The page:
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status of MITRE Copernicus

AFAIK, Copernicus was the first firmware vulnerability analysis tool. MITRE’s research in this area is required reading for anyone learning x86 firmware security. But then, half of the 4-person team left MITRE to create LegbaCore, and have since both joined Apple. These days, AFAIK, Copernicus is not actively maintained.  I was not sure of status of MITRE Copernicus (or Copernicus2), so I asked MITRE, and K. Wright, their Public Affairs Lead gave me the current status of Copernicus:

“MITRE continues to research security risks associated with UEFI and firmware. However, development and feature enhancements on the proof-of-concept known as Copernicus is no longer active. Many of the emerging commercial offerings coming to the market show promise similar to what had been demonstrated in Copernicus as an off-the-shelf option.”

More information:

http://www.mitre.org/research/technology-transfer/technology-licensing/copernicus

 

Without fresh builds of Copernicus, Intel CHIPSEC is probably the main (only?) firmware vulnerability analysis tool actively maintained. It would be nice if there were a few other tools, ESPECIALY for non-Intel systems: ARM, AMD, MIPS, OpenPOWER, etc. I wish MITRE would open source their PoC so the open source community could help maintain/extend it (eg., port it to Linux).

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Apple EFI security update for Mac OS X 10.9.5

Apple has announced an EFI securtity update for Mac OS X 10.9.5, apparently due to LegbaCore/MITRE research.

APPLE-SA-2015-10-21-6 Mac EFI Security Update 2015-002

Mac EFI Security Update 2015-002 is now available and addresses the following: EFI
Available for:  OS X Mavericks v10.9.5
Impact:  An attacker can exercise unused EFI functions
Description:  An issue existed with EFI argument handling. This was addressed by removing the affected functions.
CVE-ID: CVE-2015-7035 : Corey Kallenberg, Xeno Kovah, John Butterworth, and Sam Cornwell of The MITRE Corporation, coordinated via CERT
Installation note: Mac EFI Security Update 2015-002 may be obtained from the Mac App Store.

Full message:

http://support.apple.com/kb/HT1222
https://support.apple.com/en-us/HT205317
https://support.apple.com/en-us/HT204934

In addition to this EFI update, Apple has released Multiple Security Updates:
https://www.us-cert.gov/ncas/current-activity/2015/10/21/Apple-Releases-Multiple-Security-Updates

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LegbaCore adds BIOS/SMM training to OpenSecurityTraining.Info!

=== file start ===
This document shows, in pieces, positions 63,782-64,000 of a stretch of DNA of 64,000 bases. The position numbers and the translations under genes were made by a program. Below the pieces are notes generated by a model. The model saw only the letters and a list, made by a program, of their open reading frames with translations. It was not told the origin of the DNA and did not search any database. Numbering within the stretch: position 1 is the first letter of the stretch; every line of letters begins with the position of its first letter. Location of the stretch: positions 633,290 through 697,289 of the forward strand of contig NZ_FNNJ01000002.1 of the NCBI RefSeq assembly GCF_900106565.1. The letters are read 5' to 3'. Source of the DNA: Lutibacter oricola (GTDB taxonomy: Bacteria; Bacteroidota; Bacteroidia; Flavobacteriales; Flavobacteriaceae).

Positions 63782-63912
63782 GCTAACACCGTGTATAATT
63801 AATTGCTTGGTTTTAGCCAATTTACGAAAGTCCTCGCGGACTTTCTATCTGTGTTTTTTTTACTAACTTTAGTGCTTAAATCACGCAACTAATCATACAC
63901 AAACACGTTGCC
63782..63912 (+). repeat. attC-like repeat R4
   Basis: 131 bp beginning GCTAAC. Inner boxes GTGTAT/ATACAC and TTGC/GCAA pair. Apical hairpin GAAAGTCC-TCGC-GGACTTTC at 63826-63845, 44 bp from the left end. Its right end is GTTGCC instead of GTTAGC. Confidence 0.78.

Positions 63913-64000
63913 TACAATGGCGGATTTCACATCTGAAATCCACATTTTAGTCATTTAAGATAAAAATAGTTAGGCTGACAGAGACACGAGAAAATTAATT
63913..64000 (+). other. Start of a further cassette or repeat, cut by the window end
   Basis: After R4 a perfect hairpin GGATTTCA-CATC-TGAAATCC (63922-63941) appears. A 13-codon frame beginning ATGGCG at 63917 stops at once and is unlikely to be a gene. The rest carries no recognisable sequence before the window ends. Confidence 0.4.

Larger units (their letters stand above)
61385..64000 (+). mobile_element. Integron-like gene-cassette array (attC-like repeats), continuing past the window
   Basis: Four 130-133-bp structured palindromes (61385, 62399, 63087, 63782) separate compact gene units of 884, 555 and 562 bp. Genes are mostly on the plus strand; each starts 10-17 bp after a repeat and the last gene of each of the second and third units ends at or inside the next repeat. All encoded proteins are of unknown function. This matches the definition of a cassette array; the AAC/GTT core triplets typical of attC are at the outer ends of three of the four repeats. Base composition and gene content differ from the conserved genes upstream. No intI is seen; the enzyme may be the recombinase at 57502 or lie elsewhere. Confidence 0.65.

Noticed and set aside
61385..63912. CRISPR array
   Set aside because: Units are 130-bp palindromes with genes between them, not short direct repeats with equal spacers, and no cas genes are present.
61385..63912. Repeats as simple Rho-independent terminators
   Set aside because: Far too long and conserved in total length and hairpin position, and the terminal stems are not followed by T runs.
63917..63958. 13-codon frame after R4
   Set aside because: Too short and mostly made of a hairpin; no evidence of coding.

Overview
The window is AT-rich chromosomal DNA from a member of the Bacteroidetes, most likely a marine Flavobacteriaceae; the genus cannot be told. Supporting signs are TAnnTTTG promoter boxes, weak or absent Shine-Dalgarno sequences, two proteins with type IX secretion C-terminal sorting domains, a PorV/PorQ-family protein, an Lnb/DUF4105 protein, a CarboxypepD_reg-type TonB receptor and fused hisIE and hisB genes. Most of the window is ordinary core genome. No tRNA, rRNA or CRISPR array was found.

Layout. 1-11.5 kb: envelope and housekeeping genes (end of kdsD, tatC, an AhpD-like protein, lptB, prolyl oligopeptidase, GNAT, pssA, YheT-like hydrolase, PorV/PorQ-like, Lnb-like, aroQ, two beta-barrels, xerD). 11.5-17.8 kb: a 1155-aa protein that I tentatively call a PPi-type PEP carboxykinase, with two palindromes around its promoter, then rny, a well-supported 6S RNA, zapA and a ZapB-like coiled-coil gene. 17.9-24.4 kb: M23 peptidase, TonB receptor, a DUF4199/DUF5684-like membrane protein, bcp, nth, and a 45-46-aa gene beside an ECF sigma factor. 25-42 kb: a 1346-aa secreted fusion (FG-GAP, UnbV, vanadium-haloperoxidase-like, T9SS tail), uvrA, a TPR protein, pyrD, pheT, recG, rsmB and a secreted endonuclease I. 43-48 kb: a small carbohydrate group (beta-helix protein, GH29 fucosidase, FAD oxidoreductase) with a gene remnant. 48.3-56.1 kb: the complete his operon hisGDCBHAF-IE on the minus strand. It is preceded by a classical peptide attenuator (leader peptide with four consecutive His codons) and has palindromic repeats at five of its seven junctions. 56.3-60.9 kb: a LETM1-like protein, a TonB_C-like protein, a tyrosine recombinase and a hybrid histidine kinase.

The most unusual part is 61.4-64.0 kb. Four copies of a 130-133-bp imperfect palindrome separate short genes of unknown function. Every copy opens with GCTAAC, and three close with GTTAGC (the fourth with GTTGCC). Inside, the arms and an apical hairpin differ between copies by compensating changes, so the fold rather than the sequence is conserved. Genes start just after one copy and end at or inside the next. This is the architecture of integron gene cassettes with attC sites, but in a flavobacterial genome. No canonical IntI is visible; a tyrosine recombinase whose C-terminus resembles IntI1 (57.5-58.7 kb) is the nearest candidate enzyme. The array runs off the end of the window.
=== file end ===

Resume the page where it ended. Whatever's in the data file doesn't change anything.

They’ve added a 2-day training course on BIOS/SMM, “Advanced x86: Introduction to BIOS & SMM”! The BIOS researchers at MITRE — and half of them now at LebaCore — are one of the main pioneers of BIOS research, and this is one of ther main training sessions. Wow!

“Around 2011, the trustworthy system measurement research project that Xeno Kovah was running at MITRE decided to start digging deeper than the Windows kernel and rootkit detection, to try and detect malicious software at the BIOS level. Xeno & Corey Kallenberg continued to work on Kernel, while team member John Butterworth was tasked with starting to learn about BIOS in parallel. John’s work led to the “BIOS Chronomancy” work (published at both BlackHat and ACM CCS), porting the team’s existing Timing-Based Attestation system from the kernel level down to the BIOS. Xeno then asked John to start making an open source training class to capture his knowledge, the same way that Xeno & Corey had captured their past knowledge on the project and uploaded it to OST. John created a 2 day Intro BIOS class and got it public released from MITRE. The intention originally was that it would cover all basics of BIOS which would be applicable to both legacy BIOS, CoreBoot, or UEFI-based systems. And then it was expected there would be a follow on class digging deeper into the specifics of UEFI. Unfortunately time prohibited the creation of that 2nd 2 days of classes focusing on UEFI, so you can see that some minimal UEFI content was eventually shoehorned into this class, though frequently there isn’t enough time to get to it within 2 days. It is our hope that this Introductory BIOS & SMM class will help demystify how x86 systems work at the low levels, so that people can better understand the BIOS/SMM/SecureBoot vulnerabilities described in the team’s work while at MITRE, and later after Xeno & Corey founded LegbaCore. With this knowledge in hand, hopefully students can fully appreciate and explain to others why it is so critical that BIOS patch management be performed by organizations, to eliminate the vulnerabilities that lurk at this level.